Top 5 Best Fender Amps 2022:
- Fender Champion 40 – Best Overall
- Fender Frontman 10G – Best Contender
- Fender Mustang LT-25 – Most Affordable
- Fender ’65 Twin Reverb – Best For Professionals
- Fender Mustang GT 100 – Most Versatile
You can’t speak about Rock ‘N’ Roll without mentioning the Fender company. Fender electric guitars and amplifiers have been there from the beginning of Rock ‘N’ Roll, and are just as popular today.
Unfortunately, picking the right one for your needs can be quite tricky if you’re new to the world of guitar amps.
Should you buy a tube amp or a solid-state one?
Or maybe you should get the most of both worlds with a modeling amp?
These are just a few questions that will come up when you start browsing. Thankfully, this article will teach you what to look for when buying the best Fender amp for your needs as well as showcase the most popular models on the current market.
So, let’s jump right into it!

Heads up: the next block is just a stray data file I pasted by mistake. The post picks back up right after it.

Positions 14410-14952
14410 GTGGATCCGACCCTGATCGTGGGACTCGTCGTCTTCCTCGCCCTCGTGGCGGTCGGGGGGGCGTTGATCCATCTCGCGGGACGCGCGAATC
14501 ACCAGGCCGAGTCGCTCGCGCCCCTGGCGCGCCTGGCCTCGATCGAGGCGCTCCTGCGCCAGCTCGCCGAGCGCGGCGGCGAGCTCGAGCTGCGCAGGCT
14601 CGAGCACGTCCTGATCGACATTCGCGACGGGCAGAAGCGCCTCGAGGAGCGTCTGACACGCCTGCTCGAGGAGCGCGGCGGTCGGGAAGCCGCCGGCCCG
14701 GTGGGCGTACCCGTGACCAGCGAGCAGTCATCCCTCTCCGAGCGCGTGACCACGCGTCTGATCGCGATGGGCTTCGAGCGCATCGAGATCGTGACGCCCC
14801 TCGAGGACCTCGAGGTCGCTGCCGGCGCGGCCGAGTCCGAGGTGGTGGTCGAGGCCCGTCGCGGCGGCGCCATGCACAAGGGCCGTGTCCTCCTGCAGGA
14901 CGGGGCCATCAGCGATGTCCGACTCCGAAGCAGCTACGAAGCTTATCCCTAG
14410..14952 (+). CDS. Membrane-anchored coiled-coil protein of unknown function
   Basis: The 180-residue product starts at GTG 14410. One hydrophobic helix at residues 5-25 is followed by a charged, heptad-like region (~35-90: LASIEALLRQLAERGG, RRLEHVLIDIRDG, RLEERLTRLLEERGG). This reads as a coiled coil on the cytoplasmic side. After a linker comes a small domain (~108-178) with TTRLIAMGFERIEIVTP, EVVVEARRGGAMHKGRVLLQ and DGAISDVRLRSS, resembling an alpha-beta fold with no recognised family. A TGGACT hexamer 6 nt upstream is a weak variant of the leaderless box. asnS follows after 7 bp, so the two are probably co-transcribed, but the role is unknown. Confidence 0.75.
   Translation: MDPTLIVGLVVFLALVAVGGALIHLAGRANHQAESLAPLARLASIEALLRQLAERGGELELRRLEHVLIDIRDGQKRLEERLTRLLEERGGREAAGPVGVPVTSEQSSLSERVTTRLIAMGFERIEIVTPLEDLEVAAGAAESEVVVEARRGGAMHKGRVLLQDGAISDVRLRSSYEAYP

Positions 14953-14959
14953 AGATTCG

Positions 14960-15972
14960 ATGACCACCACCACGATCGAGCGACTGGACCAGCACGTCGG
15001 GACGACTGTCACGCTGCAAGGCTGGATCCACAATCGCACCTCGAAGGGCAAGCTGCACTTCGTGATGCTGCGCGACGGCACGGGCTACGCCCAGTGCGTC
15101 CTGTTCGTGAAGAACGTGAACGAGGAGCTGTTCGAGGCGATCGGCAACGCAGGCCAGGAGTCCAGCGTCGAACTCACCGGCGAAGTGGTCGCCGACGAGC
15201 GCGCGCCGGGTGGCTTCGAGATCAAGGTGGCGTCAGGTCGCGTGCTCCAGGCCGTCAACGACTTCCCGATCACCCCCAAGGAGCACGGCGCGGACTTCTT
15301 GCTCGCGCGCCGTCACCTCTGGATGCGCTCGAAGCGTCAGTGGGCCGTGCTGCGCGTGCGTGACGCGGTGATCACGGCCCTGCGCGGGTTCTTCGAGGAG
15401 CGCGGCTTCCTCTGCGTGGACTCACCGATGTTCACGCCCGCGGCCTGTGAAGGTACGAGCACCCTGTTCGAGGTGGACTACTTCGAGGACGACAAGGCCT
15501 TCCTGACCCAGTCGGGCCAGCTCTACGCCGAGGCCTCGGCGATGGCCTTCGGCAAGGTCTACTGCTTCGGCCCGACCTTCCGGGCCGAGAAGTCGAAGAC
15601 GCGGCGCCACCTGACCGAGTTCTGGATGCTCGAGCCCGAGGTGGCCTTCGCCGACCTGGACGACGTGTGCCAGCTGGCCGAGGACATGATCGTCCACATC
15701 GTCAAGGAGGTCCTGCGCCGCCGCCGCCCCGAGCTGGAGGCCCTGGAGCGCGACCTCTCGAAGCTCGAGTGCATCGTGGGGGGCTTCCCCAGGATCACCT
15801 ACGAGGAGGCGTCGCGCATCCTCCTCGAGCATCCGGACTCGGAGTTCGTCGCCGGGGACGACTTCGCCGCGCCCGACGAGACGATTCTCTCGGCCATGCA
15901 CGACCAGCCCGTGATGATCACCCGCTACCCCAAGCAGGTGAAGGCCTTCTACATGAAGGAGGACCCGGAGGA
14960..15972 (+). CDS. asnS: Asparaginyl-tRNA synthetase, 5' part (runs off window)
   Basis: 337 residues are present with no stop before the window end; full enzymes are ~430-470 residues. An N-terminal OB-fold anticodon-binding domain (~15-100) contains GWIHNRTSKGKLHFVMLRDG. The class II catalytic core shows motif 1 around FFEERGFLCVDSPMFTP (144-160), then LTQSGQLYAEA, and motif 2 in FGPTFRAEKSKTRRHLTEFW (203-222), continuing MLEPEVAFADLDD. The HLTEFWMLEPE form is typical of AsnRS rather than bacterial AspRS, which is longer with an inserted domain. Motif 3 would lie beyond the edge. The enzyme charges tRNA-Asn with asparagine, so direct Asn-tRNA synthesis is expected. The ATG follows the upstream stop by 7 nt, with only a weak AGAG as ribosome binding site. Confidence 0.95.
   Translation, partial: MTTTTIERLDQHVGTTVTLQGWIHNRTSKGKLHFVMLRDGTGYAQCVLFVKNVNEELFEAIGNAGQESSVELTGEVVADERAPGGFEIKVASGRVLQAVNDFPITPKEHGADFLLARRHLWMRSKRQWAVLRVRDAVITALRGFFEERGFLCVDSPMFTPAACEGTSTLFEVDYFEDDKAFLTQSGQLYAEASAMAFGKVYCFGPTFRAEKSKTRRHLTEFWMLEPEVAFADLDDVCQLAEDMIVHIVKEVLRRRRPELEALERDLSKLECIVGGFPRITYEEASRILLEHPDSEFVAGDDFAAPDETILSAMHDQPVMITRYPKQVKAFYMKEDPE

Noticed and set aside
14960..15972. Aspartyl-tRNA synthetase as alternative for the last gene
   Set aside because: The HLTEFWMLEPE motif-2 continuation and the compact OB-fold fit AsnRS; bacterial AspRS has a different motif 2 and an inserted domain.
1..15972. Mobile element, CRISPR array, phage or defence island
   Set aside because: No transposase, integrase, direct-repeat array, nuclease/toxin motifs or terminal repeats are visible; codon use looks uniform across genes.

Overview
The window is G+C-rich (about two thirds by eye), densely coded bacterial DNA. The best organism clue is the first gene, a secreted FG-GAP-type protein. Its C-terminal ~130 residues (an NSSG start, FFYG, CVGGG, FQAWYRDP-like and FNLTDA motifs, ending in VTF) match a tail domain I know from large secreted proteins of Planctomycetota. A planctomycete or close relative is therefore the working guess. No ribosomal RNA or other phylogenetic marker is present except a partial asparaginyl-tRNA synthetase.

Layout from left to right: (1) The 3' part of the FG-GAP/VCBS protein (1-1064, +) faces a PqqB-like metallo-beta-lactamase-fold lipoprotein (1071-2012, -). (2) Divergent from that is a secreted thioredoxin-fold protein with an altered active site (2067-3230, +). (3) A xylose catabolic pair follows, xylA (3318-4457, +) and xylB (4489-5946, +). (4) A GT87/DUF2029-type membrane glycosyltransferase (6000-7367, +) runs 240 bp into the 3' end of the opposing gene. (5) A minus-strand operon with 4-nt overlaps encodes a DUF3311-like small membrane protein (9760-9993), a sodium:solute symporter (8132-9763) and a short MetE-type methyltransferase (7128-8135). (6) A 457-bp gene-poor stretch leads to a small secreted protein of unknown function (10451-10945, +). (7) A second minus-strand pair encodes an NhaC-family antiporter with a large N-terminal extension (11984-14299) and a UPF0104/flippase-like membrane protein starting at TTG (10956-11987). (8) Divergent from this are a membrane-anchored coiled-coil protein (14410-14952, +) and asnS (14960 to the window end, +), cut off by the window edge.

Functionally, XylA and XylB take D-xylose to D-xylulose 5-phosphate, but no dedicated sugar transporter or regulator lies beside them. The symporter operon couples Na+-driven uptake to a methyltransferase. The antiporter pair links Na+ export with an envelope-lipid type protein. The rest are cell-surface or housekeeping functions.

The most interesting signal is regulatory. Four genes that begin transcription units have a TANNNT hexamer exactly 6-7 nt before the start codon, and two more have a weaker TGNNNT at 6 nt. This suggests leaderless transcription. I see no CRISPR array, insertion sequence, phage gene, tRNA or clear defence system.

What Are Fender Guitar Amps And What To Look For When Buying One
If you’re new to the world of electric guitar amplifiers or are just reading this article so you can buy one as a gift, you’re probably don’t know much about what they are and how they work.
So, let’s begin this guide by explaining what a guitar amp is and how it works.
A guitar amplifier, or simply amp, is an electronic device that boosts the weak electrical signal from your guitar’s pickup so that it can produce a louder sound through a loudspeaker.
All guitar amplifiers work on this principle, no matter the manufacturer.
The only thing that differs between the different brands is the all-important tone. Fender amps are well known for delivering clean sound best suited for soft genres like blues, country, jazz, and sometimes hard rock. This is why some people regard fender amps as one of the goto choices for beginners since they emphasize clean playing.
So, if you’re looking for a guitar amp that delivers more aggressive sound, you should look for amps from other manufacturers. For those of you that are still interested in buying a fender amp, it’s time to cover things you should consider before buying one.
1. A Combo Amp Or Head And Cabinet?
The answer to this question is pretty simple, and it mostly depends on the size of the venue you’re planning to play.